Ineffective examination by the Patent Office leads to increased costs for patent applicants and has a significant negative impact on new ventures and new products. Whether due to inexperience or lack of sufficient time to examine a case, a poor rejection by an examiner is a lose-lose situation. The applicant must spend money addressing the rejection, regardless of its merits. If the applicant decides to amend the claims to satisfy the examiner and get the patent to issue, even when not necessary in view of the art, this can create ambiguities in the claims and increase the cost of litigating the patent. Alternatively, if the applicant decides to stand her ground on the original claims by pursuing an appeal, this leads to increased prosecution costs and delay in getting the patent to issue.

Delay in patent issuance can be a critical problem. As product life cycles decrease, it is not unheard of for an invention to become obsolete by the time the patent issues. In other cases, a new idea never gets off the ground because investors are unwilling to commit money to develop a product that can immediately be copied by others once commercial feasibility is demonstrated. This means that many valuable inventions never get the chance to benefit the public because no one is willing to commit the capital to make it happen. Thus, our current patent system often fails the Constitution’s directive to promote “useful Arts.”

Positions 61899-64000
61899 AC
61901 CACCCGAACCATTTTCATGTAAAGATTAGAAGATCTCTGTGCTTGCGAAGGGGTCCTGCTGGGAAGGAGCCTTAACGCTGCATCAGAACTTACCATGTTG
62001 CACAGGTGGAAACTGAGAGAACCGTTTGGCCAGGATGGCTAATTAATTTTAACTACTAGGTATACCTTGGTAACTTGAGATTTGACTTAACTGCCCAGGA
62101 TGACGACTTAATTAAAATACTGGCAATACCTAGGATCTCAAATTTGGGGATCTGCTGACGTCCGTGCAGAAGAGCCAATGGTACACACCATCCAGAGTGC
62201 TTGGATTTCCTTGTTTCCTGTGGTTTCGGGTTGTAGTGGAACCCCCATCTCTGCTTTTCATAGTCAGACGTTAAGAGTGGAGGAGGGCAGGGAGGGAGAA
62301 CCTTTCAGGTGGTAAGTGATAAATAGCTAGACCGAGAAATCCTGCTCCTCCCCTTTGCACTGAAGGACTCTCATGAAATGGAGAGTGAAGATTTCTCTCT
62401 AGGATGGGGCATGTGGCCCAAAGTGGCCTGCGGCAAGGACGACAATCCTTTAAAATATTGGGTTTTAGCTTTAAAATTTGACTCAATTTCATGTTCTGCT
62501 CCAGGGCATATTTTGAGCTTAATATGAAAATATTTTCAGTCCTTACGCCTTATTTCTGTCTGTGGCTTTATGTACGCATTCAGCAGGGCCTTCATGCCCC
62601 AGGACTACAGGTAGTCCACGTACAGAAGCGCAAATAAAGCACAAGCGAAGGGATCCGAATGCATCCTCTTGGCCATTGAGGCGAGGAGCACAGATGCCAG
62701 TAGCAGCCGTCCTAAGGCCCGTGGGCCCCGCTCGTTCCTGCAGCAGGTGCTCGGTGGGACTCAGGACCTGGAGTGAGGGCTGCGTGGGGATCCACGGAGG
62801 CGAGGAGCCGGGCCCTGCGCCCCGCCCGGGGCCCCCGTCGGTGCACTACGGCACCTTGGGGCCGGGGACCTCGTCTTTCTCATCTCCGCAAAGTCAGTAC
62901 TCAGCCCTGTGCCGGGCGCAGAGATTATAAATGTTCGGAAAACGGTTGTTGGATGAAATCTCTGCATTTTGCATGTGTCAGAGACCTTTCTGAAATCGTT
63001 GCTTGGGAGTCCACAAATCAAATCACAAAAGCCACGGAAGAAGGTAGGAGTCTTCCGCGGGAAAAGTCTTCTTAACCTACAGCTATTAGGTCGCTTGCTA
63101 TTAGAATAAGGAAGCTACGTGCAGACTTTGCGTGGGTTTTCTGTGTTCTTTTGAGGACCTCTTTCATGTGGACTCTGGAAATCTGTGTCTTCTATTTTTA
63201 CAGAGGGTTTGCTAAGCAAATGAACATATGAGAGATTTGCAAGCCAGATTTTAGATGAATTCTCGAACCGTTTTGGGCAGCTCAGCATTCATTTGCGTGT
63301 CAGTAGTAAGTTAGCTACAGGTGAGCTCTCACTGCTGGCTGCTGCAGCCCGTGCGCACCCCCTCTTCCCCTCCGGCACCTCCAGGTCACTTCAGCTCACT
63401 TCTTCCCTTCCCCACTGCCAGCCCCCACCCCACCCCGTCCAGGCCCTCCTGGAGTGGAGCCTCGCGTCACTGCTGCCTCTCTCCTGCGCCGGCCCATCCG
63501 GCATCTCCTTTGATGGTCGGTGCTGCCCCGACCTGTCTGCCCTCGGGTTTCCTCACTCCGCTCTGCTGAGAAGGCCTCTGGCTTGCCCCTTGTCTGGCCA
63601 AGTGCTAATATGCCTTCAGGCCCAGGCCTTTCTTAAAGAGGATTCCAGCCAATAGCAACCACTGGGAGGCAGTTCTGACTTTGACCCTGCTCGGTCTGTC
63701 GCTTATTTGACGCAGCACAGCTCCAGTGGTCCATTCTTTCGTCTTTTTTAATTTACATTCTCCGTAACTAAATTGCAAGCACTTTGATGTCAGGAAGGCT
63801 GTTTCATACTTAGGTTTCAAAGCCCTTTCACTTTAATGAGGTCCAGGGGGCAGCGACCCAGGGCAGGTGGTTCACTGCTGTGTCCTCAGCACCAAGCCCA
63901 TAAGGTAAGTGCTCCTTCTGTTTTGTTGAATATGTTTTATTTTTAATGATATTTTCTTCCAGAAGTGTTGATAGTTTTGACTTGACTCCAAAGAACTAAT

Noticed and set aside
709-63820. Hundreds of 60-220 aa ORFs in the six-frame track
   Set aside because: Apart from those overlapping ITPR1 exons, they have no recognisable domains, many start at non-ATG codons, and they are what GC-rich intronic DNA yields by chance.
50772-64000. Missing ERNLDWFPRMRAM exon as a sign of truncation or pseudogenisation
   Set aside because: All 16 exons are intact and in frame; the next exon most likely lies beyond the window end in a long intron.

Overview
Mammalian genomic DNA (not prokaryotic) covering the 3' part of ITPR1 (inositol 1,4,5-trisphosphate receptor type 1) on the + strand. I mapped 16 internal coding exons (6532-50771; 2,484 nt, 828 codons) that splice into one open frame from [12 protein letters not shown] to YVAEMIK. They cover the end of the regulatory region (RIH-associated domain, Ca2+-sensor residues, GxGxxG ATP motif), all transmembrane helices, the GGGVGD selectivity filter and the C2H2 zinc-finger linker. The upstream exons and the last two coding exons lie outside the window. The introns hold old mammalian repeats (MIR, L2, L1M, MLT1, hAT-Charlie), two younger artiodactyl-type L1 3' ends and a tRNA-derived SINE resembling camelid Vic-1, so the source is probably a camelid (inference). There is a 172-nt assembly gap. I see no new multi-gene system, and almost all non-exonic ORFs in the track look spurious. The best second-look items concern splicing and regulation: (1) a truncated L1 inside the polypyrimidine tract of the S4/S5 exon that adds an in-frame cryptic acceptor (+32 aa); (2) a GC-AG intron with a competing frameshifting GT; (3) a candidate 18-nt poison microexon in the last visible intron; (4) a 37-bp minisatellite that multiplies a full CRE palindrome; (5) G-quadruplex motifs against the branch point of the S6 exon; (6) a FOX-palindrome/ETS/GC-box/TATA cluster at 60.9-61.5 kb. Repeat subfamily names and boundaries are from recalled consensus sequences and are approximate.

Back in 1922, Mr. Fish indicated that a delay of one year before the first Office action was unacceptable. Today, the Patent Office frequently takes more than two years to issue a first action and more than three years to issue a patent. This has to change if the United States is going to maintain its leading position in the innovation economy of the future.

Thankfully, our new USPTO Director recognizes the problem and is ready to take action. He has admitted that the quality of examination is not where it should be. He has acknowledged that the Patent Office should develop “a nationwide work force, which will allow us to hire the best candidates across the country[.]” Moreover, he has already proposed a significant, albeit incremental change to the examiner count system to encourage effective and compact prosecution. These are all very good signs. But we still need Congress to take action. Hopefully Congress will heed the call of Kappos, who has noted, “The patent system is a key driver of innovation and prosperity for our country. Innovation industries create jobs, which means a well-functioning patent system creates jobs.”

This article does not reflect the opinions of Fish & Richardson.

William E. Hunter is a principal with the Southern California office of Fish & Richardson. His practice emphasizes U.S. and international patent prosecution and portfolio management, as well as general client counseling.